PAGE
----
Tell your ‘super-delegates’ that voting against the people is a deal breaker

If Billary Clinton wins the 2016 Democratic Party presidential nomination democratically — that is, if she legitimately wins the majority of the votes in the primary elections and caucuses — then I’ll accept that result.

That doesn’t mean that I’d vote for her in November — because I very most likely would not — but I do accept the results of fair elections.

The 2000 presidential election, for instance — I never have accepted and never will accept that result. Al Gore won the popular vote by more than a half-million votes, and there is no way in hell that George W. Bush would have “won” the 2000 presidential election were it not for his brother Jeb! having been governor of the pivotal state of Florida, then-Repugnican Florida Secretary of State Katherine Harris (as the state’s chief elections official) having been co-chair of the effort to elect Gee Dubya in Florida (no conflict of interest there!), and finally, the right-wing U.S. Supreme Court having shut the whole thing down and by so doing declaring Gee Dubya the “winner.”

I was at a “Not My President’s Day” rally at the California state Capitol in February 2001, replete with my homemade sign declaring that “George Dubious Bush” was “not my president!” (I would return to the state Capitol not too terribly long after that to protest the unelected Bush regime’s looming illegal, immoral, unjust and unprovoked — and thus treasonous — Vietraq War.)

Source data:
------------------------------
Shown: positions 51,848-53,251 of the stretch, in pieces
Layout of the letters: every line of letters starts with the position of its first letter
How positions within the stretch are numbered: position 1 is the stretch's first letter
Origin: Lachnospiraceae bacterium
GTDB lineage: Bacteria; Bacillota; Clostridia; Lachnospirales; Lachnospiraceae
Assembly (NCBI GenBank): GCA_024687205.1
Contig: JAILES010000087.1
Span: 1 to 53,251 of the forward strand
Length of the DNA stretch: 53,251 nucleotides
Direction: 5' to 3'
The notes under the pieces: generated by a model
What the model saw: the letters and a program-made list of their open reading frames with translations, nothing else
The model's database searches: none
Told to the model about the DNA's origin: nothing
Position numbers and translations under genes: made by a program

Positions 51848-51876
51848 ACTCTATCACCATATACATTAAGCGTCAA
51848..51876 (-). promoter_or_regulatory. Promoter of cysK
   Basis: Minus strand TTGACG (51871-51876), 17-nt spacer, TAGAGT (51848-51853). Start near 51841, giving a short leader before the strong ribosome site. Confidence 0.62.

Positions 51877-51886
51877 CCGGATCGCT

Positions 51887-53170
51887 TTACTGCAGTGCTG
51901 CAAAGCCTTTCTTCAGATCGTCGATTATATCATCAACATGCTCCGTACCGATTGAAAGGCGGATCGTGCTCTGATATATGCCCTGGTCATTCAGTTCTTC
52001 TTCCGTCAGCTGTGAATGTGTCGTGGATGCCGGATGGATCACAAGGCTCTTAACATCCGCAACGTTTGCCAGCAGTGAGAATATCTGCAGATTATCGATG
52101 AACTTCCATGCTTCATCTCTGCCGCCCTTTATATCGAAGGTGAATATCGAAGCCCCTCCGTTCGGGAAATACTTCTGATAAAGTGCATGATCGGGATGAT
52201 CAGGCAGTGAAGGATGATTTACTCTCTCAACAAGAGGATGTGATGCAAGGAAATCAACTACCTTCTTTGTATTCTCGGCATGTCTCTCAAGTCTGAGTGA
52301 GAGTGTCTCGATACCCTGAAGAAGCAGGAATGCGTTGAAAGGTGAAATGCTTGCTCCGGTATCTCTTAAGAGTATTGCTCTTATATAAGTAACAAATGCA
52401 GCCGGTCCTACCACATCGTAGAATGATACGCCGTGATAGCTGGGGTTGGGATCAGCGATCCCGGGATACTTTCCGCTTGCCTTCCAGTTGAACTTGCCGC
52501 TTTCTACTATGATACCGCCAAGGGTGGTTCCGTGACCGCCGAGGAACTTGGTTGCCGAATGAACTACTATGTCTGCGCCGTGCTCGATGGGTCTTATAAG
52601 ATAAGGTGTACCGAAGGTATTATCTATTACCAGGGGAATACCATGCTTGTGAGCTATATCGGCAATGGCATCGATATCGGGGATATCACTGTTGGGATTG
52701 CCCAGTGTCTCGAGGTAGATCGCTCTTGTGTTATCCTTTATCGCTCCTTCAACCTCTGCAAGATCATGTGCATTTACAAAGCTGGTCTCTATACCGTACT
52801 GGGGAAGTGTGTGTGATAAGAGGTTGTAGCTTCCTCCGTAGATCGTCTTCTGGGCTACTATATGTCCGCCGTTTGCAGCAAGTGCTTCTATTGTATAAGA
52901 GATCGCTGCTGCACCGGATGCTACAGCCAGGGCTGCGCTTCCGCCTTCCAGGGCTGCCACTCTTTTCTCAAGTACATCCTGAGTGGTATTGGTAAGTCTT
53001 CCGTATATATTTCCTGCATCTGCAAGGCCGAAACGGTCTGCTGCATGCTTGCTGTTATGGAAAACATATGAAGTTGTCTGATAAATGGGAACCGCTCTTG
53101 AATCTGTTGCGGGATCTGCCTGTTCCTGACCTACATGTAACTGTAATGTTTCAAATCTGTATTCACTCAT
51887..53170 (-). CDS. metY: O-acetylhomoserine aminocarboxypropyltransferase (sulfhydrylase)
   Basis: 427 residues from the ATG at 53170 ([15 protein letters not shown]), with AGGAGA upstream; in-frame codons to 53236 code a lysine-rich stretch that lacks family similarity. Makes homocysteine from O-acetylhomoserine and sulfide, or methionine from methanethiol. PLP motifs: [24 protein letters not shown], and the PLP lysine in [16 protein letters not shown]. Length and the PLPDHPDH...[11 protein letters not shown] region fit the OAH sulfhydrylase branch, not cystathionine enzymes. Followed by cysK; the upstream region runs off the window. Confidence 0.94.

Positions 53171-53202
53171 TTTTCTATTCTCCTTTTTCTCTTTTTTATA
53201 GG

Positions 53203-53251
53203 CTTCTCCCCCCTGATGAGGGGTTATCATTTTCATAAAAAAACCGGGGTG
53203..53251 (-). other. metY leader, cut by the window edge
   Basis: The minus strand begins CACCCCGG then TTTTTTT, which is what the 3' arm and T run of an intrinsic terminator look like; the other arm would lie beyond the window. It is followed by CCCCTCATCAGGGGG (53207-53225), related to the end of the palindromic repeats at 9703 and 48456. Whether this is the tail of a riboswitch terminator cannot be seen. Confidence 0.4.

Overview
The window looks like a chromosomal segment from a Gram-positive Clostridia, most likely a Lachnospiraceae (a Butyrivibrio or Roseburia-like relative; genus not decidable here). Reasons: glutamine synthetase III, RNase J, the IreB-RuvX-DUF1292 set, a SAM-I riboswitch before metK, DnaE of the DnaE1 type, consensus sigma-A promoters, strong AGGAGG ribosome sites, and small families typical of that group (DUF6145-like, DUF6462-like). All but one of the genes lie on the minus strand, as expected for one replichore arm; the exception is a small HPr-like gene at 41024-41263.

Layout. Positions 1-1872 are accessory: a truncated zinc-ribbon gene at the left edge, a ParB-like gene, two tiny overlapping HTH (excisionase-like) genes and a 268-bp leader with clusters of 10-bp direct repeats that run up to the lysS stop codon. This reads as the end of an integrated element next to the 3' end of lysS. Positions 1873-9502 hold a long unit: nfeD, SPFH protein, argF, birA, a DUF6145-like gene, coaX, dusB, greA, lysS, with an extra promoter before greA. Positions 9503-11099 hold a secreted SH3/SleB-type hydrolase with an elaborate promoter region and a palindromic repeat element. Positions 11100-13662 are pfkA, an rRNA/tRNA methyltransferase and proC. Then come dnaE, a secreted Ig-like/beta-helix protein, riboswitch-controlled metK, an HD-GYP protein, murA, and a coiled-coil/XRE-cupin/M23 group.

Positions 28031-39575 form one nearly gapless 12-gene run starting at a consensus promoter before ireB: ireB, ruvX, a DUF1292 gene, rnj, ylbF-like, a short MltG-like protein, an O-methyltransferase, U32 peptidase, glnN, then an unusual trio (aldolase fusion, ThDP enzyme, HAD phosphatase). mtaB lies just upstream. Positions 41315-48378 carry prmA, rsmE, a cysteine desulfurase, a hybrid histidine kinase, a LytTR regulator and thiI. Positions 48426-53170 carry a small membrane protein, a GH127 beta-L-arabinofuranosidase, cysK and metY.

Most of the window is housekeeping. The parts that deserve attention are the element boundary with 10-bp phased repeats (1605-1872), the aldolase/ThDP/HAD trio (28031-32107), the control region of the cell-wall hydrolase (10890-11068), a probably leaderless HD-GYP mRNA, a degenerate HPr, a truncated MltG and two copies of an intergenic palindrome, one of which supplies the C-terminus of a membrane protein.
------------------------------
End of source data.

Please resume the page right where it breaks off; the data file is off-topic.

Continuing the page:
All of that said, I didn’t vote for Al Gore, but I voted for Green Party presidential candidate Ralph Nader in November 2000. (Hold your ammo. Of course Al Gore won all of California’s electoral votes, so no, because the U.S. president is selected by the Electoral College and not by the popular vote [as it should be], my vote for Nader, which I do not regret [the charisma-free Gore didn’t even win his home state of Tennessee, but the Democratic Party hacks blame Nader voters], did not help Gee Dubya.)

But the fact that I hadn’t voted for Gore in November 2000 didn’t make me any less outraged that the presidential election was stolen by the treasonous Repugnicans, who just wanted the White House, regardless of the clearly expressed will of the American people (again, Gore had won the popular vote by more than 500,000 votes; Gee Dubya became president only through the anti-democratic Electoral College [with his theft of Florida], which must be eliminated).